Regardless, commitments matter.  When we send our troops in harm’s way for any purpose they have to be confident that their country will try to get them home.

Yes, a real price might be paid for Bergdahl’s release; upholding values is not cheap. Yet as Americans we simply cannot toss aside the cherished military ethos of leaving no one behind.

How this exchange was handled may be justifiably questionable, but why it was done is not.

 

PHOTO (TOP): Soldiers carry a wounded comrade through a swampy area in Vietnam, 1969. Department of Defense/U.S. NATIONAL ARCHIVES

PHOTO (INSERT 1): Aerial view of Son Tay prison, 23 miles from Hanoi in North Vietnam, where up to 100 American prisoners were held. U.S. Military

PHOTO (INSERT 2): Pilot Scott O’Grady is comforted by Captain T. Hanford (L) as he breaks down in tears during a news conference, June 10, 1995 . U.S. NATIONAL ARCHIVES

PHOTO (INSERT 3): UH-1 Iroquois helicopters, or Hueys. Courtesy of U.S. Army

 

15 comments

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I believe the motto is no one left behind, and not no one left behind unless Fox News starts spreading gossip about them. At this point the circumstances of Bergdahl’s capture is speculation and rumor. And it doesn’t matter anyway. He is one of our soldiers and he needed to be brought home. If the military has a beef with him, then they will deal with it. I have never been so disappointed by the American people as I am right now. And before you Fox viewers start whining, I am not talking about America the country, I am talking about you. These are two very different things.

Posted by CDShaffer | Report as abusive

Never negotiate with terrorists – No Exceptions.

There I fixed it for you…

Posted by TheNewWorld | Report as abusive

I believe we shouldn’t leave anyone behind, but, negotiating with terrorists and agreeing to the transfer of 5 hardened terrorists who will continue to kill Americans is wrong.
As with most decisions of the Obama administration, this was done for political purposes.
This will also encourage our enemies to capture more Americans for hostage and bargaining. Just a bad decision all around!

Posted by smit1610 | Report as abusive

I have been reading about this topic for several days now. I am not a vet, so I do not have a fraternity bias.
I am confused as to how many commenters are willing to accept hearsay – to pre-judge a POW without due process. Many of those commenters also claim to be vets.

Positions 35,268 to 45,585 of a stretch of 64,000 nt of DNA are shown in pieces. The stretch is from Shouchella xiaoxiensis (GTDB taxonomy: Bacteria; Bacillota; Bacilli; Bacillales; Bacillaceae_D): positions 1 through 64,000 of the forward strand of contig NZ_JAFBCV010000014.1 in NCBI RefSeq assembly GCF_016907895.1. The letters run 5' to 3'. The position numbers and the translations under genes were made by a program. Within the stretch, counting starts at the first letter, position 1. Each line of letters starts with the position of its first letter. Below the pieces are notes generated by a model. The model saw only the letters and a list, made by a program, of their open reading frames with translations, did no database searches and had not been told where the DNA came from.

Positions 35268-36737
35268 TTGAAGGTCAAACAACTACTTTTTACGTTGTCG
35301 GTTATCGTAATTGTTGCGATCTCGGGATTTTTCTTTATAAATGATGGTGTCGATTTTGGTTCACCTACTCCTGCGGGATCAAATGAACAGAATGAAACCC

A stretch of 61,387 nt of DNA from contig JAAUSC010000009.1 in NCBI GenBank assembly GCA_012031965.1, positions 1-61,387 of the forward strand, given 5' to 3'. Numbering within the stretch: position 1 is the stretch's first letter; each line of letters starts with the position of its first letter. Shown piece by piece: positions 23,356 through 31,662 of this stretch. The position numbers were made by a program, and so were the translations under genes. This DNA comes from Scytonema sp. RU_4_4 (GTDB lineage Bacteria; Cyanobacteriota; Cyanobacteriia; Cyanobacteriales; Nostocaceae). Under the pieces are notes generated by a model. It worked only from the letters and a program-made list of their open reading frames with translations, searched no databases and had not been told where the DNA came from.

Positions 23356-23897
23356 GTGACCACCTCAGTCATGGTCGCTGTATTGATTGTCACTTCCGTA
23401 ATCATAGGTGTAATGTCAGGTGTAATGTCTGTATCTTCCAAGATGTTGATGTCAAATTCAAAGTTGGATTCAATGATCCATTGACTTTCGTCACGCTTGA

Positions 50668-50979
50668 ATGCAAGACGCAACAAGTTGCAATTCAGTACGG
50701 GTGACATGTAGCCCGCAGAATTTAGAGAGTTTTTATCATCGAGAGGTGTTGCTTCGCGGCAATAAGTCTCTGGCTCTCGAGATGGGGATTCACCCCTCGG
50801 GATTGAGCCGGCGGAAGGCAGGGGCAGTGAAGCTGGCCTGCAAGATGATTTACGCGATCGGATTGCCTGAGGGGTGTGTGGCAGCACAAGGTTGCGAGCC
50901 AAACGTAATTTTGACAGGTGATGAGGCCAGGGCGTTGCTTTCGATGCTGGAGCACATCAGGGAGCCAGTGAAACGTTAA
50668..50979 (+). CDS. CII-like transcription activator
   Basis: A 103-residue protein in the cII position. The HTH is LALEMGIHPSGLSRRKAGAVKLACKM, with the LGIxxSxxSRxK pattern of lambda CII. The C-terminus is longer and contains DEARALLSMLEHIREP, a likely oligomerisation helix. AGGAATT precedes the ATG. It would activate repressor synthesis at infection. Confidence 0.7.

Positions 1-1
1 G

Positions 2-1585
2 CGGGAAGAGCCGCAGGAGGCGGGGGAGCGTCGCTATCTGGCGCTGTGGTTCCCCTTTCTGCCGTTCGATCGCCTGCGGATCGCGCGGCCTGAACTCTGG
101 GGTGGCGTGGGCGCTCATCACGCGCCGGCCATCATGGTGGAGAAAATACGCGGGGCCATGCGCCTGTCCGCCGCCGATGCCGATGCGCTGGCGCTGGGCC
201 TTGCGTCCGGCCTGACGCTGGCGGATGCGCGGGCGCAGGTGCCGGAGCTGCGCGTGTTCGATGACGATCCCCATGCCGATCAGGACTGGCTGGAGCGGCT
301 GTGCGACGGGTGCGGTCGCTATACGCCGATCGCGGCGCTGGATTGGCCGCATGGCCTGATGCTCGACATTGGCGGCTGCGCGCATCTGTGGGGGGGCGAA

I recently commented to a vet co-worker that, in my opinion, it is stupid that the Armed Forces have orchestras and bands, one can literally serve as a marching band member and have all the benefits of a combat vet. His response: A vet is a vet. I am jealous of this loyalty!
In conversations about Bergdahl (or Manning among others) there is a willingness to divide vets into deserving and non-deserving categories prior to discharge or their day in court. If vets are now willing to abandon their own, why should I support them, any of them, at all? Shall I not use my vote, dollars and voice to bring about reduced military spending, block local memorials, demean the validity military service based on specialty/theater, etc. Following the logic given in the Bergdahl conversation, why not let all POWs, who fall behind enemy lines, rot unless their character can be deemed worthy of rescue? Reaction to Bergdahl’s release reminds me of the blanket accusation of baby killing the Vietnam vets got when they got back… Very sad.

Posted by Whatsnewisold | Report as abusive

the quoted is not leave no man behind(unless he is being held by terrorists). President Obama did the right thing and the Obama haters are making fools of themselves.

Posted by vamonticello1 | Report as abusive

We can see from TheNewWorld’s and smit1610′s comments just how far the US has fallen. And I bet neither has served in the US military. It’s obvious. Their sense of honor has been eaten by their hatred for our President. And for what? This President has done nothing deserving of any American’s hatred. They are among the persuaded, tools to be used in advancing the agenda another.

Mr. Dunlap has written an excellent commentary. Thank you, sir, for taking the time to do so. It’s good to see not all of us have lost our values.

Posted by carnivalchaos | Report as abusive

unequivocally the right decision. Five more militants angry at the U.S, is a drop in the bucket, if they want to destroy the U.S., the line is long.

Posted by Laster | Report as abusive

this was a prisoner exchange…not an armed assault into an enemy compound.

before “storming into enemy lands” one must consider the costs of rescue…in this case there was enormous risk…but “the deal” was a sound one as no one was killed during the exchange.

any soldier talking smack about this is a nut. anything can happen on the field of battle..you can find yourself a prisoner of war.

obviously there is no Geneva Convention in Afghanistan…it is interesting that they abided by any terms actually.

I think someone less than a political nut case would point this out…but they’re all Zionist wackos now I guess. Even the Pope bows down before them.